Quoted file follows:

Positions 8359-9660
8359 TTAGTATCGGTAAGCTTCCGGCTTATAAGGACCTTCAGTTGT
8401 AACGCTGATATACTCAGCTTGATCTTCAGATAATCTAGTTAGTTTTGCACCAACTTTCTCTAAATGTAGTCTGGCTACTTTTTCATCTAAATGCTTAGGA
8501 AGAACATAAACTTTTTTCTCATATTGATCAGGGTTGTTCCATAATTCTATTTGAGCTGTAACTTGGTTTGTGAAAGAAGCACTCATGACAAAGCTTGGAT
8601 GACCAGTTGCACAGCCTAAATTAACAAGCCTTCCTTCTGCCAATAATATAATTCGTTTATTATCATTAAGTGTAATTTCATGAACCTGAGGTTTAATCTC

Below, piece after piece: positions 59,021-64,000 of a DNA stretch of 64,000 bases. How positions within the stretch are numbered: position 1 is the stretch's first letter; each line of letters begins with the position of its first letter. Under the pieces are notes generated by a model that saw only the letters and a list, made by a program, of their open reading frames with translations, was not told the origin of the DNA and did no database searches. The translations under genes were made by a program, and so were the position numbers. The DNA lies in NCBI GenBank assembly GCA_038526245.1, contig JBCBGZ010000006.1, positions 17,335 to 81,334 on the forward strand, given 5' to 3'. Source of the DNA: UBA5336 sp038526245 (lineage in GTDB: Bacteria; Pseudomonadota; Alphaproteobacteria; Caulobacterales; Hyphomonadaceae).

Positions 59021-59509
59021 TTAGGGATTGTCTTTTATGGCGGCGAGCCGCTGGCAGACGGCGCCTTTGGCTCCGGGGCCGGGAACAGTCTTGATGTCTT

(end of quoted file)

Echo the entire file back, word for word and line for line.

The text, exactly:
Positions 8359-9660
8359 TTAGTATCGGTAAGCTTCCGGCTTATAAGGACCTTCAGTTGT
8401 AACGCTGATATACTCAGCTTGATCTTCAGATAATCTAGTTAGTTTTGCACCAACTTTCTCTAAATGTAGTCTGGCTACTTTTTCATCTAAATGCTTAGGA
8501 AGAACATAAACTTTTTTCTCATATTGATCAGGGTTGTTCCATAATTCTATTTGAGCTGTAACTTGGTTTGTGAAAGAAGCACTCATGACAAAGCTTGGAT
8601 GACCAGTTGCACAGCCTAAATTAACAAGCCTTCCTTCTGCCAATAATATAATTCGTTTATTATCATTAAGTGTAATTTCATGAACCTGAGGTTTAATCTC

Below, piece after piece: positions 59,021-64,000 of a DNA stretch of 64,000 bases. How positions within the stretch are numbered: position 1 is the stretch's first letter; each line of letters begins with the position of its first letter. Under the pieces are notes generated by a model that saw only the letters and a list, made by a program, of their open reading frames with translations, was not told the origin of the DNA and did no database searches. The translations under genes were made by a program, and so were the position numbers. The DNA lies in NCBI GenBank assembly GCA_038526245.1, contig JBCBGZ010000006.1, positions 17,335 to 81,334 on the forward strand, given 5' to 3'. Source of the DNA: UBA5336 sp038526245 (lineage in GTDB: Bacteria; Pseudomonadota; Alphaproteobacteria; Caulobacterales; Hyphomonadaceae).

Positions 59021-59509
59021 TTAGGGATTGTCTTTTATGGCGGCGAGCCGCTGGCAGACGGCGCCTTTGGCTCCGGGGCCGGGAACAGTCTTGATGTCTT